August 13, 2022

Side effects, how to take and more

Find answers to some frequently asked questions about losartan oral tablets.

Is losartan an angiotensin receptor blocker, ACE inhibitor, beta-blocker, diuretic or blood thinner?

Losartan belongs to a group of medicines called angiotensin II receptor antagonists (ARBs).

Losartan does not belong to any of the following drug groups:

The groups of drugs listed above are used to treat high blood pressure and other heart problems. Each group works differently in the body.

If you have questions about how losartan or other ARBs compare to ACE inhibitors, beta-blockers, blood thinners, or diuretics, talk to your doctor.

Has losartan been recalled?

Yes, losartan was first recalled in 2018.

A drug recall occurs when a drug is taken off the market and is no longer available. This usually happens due to a security issue. For example, the medicine may contain an unexpected ingredient that should not be there.

Losartan and other angiotensin II receptor blockers have been reminded because they accidentally contained an ingredient known to cause cancer.

Since 2018, the Food and Drug Administration (FDA) has been working with losartan manufacturers to ensure that losartan products do not contain this unwanted ingredient.

To find out if your losartan prescription has been affected by this drug recall, you can visit the FDA website for a listing of recalled products.

If you have any questions about the recall of losartan, talk to your doctor or pharmacist.

Does losartan interact with bananas, grapefruit or coffee?

There are no known interactions between losartan and bananas, grapefruit or coffee.

But losartan can cause high potassium in your blood. Bananas are rich in potassium. It is therefore possible that eating bananas while taking losartan may increase the risk of this side effect.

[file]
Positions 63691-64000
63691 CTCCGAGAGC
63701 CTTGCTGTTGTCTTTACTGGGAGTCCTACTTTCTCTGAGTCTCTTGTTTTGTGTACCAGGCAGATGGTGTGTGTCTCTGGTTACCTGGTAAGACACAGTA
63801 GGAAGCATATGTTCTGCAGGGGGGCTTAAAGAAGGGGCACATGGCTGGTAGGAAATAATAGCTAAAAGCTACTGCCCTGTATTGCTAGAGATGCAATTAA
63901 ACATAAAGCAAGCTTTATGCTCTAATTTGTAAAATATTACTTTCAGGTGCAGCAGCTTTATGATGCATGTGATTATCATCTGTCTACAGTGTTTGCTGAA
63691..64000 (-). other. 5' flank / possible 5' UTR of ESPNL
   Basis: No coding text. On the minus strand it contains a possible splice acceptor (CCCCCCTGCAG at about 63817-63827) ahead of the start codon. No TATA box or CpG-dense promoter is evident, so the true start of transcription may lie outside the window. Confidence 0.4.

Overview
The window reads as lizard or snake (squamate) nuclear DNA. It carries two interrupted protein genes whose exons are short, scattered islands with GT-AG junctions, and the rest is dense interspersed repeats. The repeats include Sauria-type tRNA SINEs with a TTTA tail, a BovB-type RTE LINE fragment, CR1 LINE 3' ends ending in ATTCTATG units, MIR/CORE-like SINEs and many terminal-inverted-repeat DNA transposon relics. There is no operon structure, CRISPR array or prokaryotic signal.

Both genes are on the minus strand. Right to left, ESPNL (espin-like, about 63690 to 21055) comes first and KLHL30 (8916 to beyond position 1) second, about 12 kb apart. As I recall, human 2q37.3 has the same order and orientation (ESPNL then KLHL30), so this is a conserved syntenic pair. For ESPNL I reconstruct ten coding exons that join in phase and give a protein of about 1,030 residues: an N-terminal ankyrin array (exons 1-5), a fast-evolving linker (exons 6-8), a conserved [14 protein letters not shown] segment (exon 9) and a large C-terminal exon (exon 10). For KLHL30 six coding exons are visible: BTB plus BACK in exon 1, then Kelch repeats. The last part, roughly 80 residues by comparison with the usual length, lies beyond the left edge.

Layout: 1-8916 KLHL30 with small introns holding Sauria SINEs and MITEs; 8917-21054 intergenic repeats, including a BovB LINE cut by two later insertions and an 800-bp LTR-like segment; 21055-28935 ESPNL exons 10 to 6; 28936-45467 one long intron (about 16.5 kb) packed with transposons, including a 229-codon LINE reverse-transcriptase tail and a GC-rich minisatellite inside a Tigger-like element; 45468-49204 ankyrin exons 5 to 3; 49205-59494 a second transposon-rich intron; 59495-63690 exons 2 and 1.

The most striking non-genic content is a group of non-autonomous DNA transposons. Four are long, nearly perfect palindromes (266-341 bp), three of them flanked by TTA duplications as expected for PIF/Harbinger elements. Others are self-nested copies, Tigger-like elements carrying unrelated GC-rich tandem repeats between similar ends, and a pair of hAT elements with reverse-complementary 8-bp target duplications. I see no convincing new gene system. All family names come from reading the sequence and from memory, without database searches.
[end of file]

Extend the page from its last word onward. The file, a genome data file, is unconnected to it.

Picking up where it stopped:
Additionally, drinking coffee can raise your blood pressure. And losartan is used to lower blood pressure. So if you drink coffee while taking losartan, the drug may not work as well for you.

If you have any questions about taking losartan with certain foods or drinks, talk to your doctor or pharmacist.

How does losartan work? And what is its half-life?

Losartan belongs to a group of medicines called angiotensin II receptor blockers. It works by blocking a hormone in your body called angiotensin. The way a drug works is called its mechanism of action.

Angiotensin causes many effects in your body, including:

  • constriction (tightening) of your blood vessels, which raises your blood pressure
  • increasing the amount of salt and water in your body, which increases your blood pressure
  • reduce the amount of blood flow to your kidneys, which causes kidney problems

By blocking angiotensin, losartan relaxes your blood vessels and increases blood flow to your kidneys. This lowers your blood pressure and helps your kidneys work properly.

The half-life of losartan is approximately 2 hours. The half-life of a drug is the time it takes for half the dose of the drug to leave your body. In other words, it takes about 2 hours for half of a dose of losartan to leave your body.

How does losartan compare to lisinopril, telmisartan and irbesartan?

Losartan, telmisartan (Micardis) and irbesartan (Avapro) belong to a group of medications called angiotensin receptor antagonists (ARBs). Lisinopril (Zestril) belongs to a different group of drugs called angiotensin converting enzyme (ACE) inhibitors.

ARBs and ACE inhibitors are used to treat high blood pressure and other heart problems. ARBs and ACE inhibitors work by blocking a hormone in your body called angiotensin. Medicines block this hormone in different ways.

To learn more about how losartan compares to telmisartan, irbesartan, and lisinopril, talk to your doctor or pharmacist. They can recommend the medication that is right for you.

Does losartan cause a cough?

Yes, losartan can cause a cough.

Losartan belongs to a group of medicines called angiotensin receptor antagonists (ARBs). A different group of drugs called angiotensin converting enzyme (ACE) inhibitors usually cause coughing.

In fact, an ARB, such as losartan, is sometimes prescribed as an alternative for people who cough with an ACE inhibitor.

If you coughed while taking an ACE inhibitor, you may still have a cough while taking an ARB.

If you are concerned about your risk of coughing while using losartan, talk to your doctor.


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